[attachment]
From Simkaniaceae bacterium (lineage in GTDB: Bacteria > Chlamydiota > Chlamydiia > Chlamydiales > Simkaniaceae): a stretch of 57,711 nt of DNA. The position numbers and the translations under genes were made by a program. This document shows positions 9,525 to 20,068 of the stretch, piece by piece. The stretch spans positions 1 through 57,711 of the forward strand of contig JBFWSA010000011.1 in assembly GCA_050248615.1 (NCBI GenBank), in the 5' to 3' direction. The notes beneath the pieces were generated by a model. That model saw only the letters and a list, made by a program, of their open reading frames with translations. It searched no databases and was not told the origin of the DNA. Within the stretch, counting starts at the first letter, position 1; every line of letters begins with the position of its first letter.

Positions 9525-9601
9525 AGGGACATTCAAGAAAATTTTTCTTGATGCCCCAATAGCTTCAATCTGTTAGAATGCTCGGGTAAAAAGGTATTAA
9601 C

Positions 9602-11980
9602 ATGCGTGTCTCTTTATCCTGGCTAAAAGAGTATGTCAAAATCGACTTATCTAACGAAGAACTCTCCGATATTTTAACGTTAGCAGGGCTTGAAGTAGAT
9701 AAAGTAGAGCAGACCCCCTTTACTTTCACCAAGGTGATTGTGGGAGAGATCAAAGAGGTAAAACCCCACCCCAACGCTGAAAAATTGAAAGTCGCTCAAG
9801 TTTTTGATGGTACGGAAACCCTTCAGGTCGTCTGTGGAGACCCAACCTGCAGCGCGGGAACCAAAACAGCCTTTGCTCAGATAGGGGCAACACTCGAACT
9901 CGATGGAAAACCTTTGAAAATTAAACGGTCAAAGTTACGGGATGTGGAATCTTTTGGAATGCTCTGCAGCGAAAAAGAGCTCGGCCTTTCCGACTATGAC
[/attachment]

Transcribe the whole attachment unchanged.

From Simkaniaceae bacterium (lineage in GTDB: Bacteria > Chlamydiota > Chlamydiia > Chlamydiales > Simkaniaceae): a stretch of 57,711 nt of DNA. The position numbers and the translations under genes were made by a program. This document shows positions 9,525 to 20,068 of the stretch, piece by piece. The stretch spans positions 1 through 57,711 of the forward strand of contig JBFWSA010000011.1 in assembly GCA_050248615.1 (NCBI GenBank), in the 5' to 3' direction. The notes beneath the pieces were generated by a model. That model saw only the letters and a list, made by a program, of their open reading frames with translations. It searched no databases and was not told the origin of the DNA. Within the stretch, counting starts at the first letter, position 1; every line of letters begins with the position of its first letter.

Positions 9525-9601
9525 AGGGACATTCAAGAAAATTTTTCTTGATGCCCCAATAGCTTCAATCTGTTAGAATGCTCGGGTAAAAAGGTATTAA
9601 C

Positions 9602-11980
9602 ATGCGTGTCTCTTTATCCTGGCTAAAAGAGTATGTCAAAATCGACTTATCTAACGAAGAACTCTCCGATATTTTAACGTTAGCAGGGCTTGAAGTAGAT
9701 AAAGTAGAGCAGACCCCCTTTACTTTCACCAAGGTGATTGTGGGAGAGATCAAAGAGGTAAAACCCCACCCCAACGCTGAAAAATTGAAAGTCGCTCAAG
9801 TTTTTGATGGTACGGAAACCCTTCAGGTCGTCTGTGGAGACCCAACCTGCAGCGCGGGAACCAAAACAGCCTTTGCTCAGATAGGGGCAACACTCGAACT
9901 CGATGGAAAACCTTTGAAAATTAAACGGTCAAAGTTACGGGATGTGGAATCTTTTGGAATGCTCTGCAGCGAAAAAGAGCTCGGCCTTTCCGACTATGAC